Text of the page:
Product Review: SonicAgile

September 26, 2012

If you are looking for an online tool to manage your Scrum projects, a new tool called SonicAgile may be of interest to you. And you can try it for free for 30 days before you buy.

SonicAgile allows you to create projects and invite collaborators to that project via email. SonicAgile is designed to leverage email by notifying collaborators when a new story is added as well as posting any replies by one of those collaborators to the discussion tab of that story – a nice touch. Since we are all busy professionals, replying directly to an email to add our two cents is less disruptive than linking to another site.

The Best Invest in Their People

September 19, 2012

“The whole point of being alive is to evolve into the complete person you were intended to be.” – Oprah Winfrey
On a personal level, continuous improvement requires a growth mindset; people who believe that their qualities can be cultivated through effort over time. You will experience setbacks, but people with a growth mindset view these as indicators on where they can learn and improve, not a judgment about their capabilities. (Those with a fixed mindset view their capabilities as just that, fixed, either you have it or you don’t.)

The point is to stick with it, to continually learn and improve despite these setbacks – and in fact learn from those setbacks. As Mia Hamm once said, “After every game or practice, if you walk off the field knowing that you gave everything you had, you will always be a winner.”

At an organizational level continuous improvement is also a constant, gradual change. What leaders can’t do is reorganize a company into being a model of continuous improvement. Organizational structure doesn’t contribute to continuous learning, people do. Toyota didn’t succeed because of its organizational structures, and in fact it didn't succeed because it focused solely on improvement. Toyota succeeded because (as Mike Rother points out in the Toyota Kata) Toyota’s leaders focused on increasing the improvement capability of people.

Balanced, Disciplined and Coordinated Teamwork is Essential

September 12, 2012

In my last post I described a hypothetical situation where a startup company grew in size and created an organizational hierarchy. This is actually a common way that self-organizing systems deal with complexity. In an organizational context, work becomes organized by functional specialties, each designed to carry out specific tasks.

As the title stated, hierarchies themselves aren’t bad. From a systems perspective, hierarchies reduce the amount of information that any part of a subsystem has to keep track of. However, as part of growth and transition to a hierarchal organization, my hypothetical company lost its way. The purpose of the hierarchy shifted from supporting and helping to coordinate the work to controlling it.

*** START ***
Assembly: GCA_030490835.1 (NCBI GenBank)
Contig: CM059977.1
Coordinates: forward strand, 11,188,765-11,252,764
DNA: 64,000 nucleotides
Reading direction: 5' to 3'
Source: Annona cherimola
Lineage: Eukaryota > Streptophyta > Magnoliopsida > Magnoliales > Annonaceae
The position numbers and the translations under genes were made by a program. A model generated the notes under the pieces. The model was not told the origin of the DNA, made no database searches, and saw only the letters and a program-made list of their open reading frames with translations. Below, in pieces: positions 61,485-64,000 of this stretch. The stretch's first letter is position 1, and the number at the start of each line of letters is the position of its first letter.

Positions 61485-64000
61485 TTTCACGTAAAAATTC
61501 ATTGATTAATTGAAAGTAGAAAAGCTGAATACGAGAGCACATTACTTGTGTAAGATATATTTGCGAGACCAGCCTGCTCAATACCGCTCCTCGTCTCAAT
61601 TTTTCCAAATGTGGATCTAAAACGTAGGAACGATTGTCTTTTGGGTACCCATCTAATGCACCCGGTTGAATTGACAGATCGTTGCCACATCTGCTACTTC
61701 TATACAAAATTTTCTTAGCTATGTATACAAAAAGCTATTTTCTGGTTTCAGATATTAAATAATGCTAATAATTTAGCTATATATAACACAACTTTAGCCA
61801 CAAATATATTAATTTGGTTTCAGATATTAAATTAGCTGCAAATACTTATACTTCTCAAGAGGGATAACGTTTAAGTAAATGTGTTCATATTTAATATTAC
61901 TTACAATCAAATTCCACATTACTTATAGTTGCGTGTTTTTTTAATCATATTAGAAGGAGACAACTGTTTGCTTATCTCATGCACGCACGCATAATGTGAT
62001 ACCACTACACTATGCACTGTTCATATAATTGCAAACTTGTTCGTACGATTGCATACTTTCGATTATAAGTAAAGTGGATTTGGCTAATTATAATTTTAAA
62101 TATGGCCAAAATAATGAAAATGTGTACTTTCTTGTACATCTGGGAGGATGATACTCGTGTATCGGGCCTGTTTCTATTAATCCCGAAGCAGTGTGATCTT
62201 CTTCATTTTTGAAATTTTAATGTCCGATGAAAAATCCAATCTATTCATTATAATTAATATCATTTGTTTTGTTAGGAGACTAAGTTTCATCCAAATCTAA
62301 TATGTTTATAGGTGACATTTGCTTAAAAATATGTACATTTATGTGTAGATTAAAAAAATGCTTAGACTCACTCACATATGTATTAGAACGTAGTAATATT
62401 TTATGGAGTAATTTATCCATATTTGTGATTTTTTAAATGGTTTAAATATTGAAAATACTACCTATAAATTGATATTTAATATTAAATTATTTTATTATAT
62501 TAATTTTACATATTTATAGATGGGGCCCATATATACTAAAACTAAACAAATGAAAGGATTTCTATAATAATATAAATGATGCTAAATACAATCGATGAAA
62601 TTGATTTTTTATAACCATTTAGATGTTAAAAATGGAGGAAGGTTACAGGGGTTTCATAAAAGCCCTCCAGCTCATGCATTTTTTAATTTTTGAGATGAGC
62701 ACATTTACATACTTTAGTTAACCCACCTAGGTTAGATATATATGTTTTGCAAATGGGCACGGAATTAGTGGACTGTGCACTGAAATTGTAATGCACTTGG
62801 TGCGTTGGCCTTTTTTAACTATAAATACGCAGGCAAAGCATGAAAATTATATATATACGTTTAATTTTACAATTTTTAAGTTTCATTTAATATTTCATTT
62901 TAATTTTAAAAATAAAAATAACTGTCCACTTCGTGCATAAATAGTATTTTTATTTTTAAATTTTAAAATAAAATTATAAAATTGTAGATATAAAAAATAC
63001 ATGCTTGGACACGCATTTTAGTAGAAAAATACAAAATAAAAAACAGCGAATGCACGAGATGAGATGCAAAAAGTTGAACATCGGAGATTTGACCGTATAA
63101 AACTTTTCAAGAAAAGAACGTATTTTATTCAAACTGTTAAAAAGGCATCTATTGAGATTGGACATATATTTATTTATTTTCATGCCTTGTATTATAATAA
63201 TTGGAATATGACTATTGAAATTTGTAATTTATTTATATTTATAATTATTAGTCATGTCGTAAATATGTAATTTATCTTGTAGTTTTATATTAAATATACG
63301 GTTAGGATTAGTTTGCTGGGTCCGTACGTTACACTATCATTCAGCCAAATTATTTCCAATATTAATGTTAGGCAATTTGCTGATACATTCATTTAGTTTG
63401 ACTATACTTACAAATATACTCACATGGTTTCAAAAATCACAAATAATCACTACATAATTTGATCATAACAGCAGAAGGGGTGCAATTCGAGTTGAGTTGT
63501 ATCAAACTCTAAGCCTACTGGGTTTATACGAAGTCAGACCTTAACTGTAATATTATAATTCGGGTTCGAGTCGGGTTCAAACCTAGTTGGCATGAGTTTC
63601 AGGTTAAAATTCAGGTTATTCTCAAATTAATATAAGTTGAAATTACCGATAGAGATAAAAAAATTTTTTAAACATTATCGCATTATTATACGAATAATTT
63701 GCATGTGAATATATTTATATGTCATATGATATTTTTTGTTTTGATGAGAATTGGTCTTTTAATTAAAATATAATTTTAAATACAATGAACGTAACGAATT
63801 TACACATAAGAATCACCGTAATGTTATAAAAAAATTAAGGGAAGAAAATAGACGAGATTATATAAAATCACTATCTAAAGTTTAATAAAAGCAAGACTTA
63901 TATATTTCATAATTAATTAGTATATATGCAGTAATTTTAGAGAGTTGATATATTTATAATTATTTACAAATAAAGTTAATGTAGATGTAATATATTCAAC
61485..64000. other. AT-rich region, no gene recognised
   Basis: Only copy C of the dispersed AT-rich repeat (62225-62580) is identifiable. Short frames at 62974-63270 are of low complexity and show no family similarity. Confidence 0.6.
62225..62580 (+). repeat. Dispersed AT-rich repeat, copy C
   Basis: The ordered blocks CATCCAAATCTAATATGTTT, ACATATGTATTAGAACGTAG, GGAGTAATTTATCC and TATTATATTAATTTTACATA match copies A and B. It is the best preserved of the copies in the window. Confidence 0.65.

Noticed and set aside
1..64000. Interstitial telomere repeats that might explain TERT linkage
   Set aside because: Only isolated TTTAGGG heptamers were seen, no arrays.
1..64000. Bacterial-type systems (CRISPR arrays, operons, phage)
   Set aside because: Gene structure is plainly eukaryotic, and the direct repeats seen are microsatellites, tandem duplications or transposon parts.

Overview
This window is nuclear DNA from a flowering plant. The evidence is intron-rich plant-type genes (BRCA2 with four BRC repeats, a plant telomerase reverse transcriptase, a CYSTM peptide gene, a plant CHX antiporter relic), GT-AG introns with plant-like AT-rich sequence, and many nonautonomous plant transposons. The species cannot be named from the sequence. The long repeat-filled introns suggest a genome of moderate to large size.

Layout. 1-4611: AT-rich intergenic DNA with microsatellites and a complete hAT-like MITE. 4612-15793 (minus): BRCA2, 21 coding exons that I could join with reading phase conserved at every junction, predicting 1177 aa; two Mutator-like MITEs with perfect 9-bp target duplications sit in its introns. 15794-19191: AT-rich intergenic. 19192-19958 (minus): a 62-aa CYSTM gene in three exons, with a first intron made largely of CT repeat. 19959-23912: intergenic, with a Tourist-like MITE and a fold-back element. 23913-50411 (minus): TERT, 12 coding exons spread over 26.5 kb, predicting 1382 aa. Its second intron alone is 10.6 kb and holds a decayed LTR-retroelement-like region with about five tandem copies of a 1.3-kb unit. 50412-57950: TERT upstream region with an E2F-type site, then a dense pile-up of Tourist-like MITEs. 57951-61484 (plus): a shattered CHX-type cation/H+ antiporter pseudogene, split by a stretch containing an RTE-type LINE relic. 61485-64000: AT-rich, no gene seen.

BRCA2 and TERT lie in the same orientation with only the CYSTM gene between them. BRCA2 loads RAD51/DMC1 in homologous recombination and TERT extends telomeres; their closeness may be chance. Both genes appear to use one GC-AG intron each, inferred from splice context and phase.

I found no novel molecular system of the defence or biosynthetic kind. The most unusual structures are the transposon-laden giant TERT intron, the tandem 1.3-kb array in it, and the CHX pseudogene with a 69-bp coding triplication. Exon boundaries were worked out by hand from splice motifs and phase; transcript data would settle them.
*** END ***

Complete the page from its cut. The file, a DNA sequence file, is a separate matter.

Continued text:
Over-control constricts the subsystems – individuals and departments – from performing as well as they can. An analogy is a sports team where a coach is prescribing every action to such a degree that a player isn’t free to explore and develop his or her own strengths or unique abilities, let alone take informed, independent action on the field based on the fast-changing circumstances and realities of the game as it is unfolding – and losing the game as a result.

Organizational Hierarchies Usually Start Out Effectively

September 5, 2012

But they can transition to the “dark side,” even with the best of intentions…

Imagine that you own a small, growing company. As you grow, you hire additional staff to help you deal the work: those activities designed to delight customers and generate a profit. As you grow, the complexity of the business increases because you have more customers and more employees, so you hire people to organize things so that the majority of your employees can continue to serve the customer base.

Let’s say that your company becomes very successful and you receive an attractive offer to you sell your company. The new owners bring in professionals to manage the continually expanding enterprise, and you lose touch with the inner workings of the company because after a short transition period, you move on to “other things.” This turns out to be a small bakery, a business built around your spouse’s hobby and a desire the both of you have to own and operate a small, family-run business.

Then one day you receive a call from a long-time employee who has risen to an executive position at your former company. She tells you that the company is in trouble. She adds that she has approached the owners and they have agreed to pay you a tidy sum to have you consult with them, provided you are willing to do so.